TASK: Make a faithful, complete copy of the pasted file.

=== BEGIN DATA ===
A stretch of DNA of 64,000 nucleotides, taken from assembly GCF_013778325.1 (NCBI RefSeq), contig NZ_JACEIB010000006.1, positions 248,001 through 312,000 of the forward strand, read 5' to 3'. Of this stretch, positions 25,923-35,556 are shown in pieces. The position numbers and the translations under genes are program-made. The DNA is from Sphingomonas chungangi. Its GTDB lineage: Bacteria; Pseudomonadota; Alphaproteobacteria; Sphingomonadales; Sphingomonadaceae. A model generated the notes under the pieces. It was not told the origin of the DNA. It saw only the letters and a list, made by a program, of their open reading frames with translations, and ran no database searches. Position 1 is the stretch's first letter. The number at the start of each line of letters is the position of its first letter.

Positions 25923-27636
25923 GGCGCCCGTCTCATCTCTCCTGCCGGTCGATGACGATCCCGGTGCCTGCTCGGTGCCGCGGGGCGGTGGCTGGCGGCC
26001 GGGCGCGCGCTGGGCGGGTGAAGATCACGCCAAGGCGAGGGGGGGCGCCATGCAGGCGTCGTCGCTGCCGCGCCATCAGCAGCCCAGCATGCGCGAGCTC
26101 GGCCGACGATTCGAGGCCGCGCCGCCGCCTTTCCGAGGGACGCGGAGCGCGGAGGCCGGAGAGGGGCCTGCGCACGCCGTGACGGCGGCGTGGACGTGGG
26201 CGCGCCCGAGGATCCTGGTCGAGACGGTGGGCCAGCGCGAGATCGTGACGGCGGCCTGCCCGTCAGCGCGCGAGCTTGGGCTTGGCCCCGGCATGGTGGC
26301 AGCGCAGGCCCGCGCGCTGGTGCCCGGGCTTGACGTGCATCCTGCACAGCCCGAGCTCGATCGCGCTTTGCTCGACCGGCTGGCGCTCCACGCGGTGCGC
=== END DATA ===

A stretch of DNA of 64,000 nucleotides, taken from assembly GCF_013778325.1 (NCBI RefSeq), contig NZ_JACEIB010000006.1, positions 248,001 through 312,000 of the forward strand, read 5' to 3'. Of this stretch, positions 25,923-35,556 are shown in pieces. The position numbers and the translations under genes are program-made. The DNA is from Sphingomonas chungangi. Its GTDB lineage: Bacteria; Pseudomonadota; Alphaproteobacteria; Sphingomonadales; Sphingomonadaceae. A model generated the notes under the pieces. It was not told the origin of the DNA. It saw only the letters and a list, made by a program, of their open reading frames with translations, and ran no database searches. Position 1 is the stretch's first letter. The number at the start of each line of letters is the position of its first letter.

Positions 25923-27636
25923 GGCGCCCGTCTCATCTCTCCTGCCGGTCGATGACGATCCCGGTGCCTGCTCGGTGCCGCGGGGCGGTGGCTGGCGGCC
26001 GGGCGCGCGCTGGGCGGGTGAAGATCACGCCAAGGCGAGGGGGGGCGCCATGCAGGCGTCGTCGCTGCCGCGCCATCAGCAGCCCAGCATGCGCGAGCTC
26101 GGCCGACGATTCGAGGCCGCGCCGCCGCCTTTCCGAGGGACGCGGAGCGCGGAGGCCGGAGAGGGGCCTGCGCACGCCGTGACGGCGGCGTGGACGTGGG
26201 CGCGCCCGAGGATCCTGGTCGAGACGGTGGGCCAGCGCGAGATCGTGACGGCGGCCTGCCCGTCAGCGCGCGAGCTTGGGCTTGGCCCCGGCATGGTGGC
26301 AGCGCAGGCCCGCGCGCTGGTGCCCGGGCTTGACGTGCATCCTGCACAGCCCGAGCTCGATCGCGCTTTGCTCGACCGGCTGGCGCTCCACGCGGTGCGC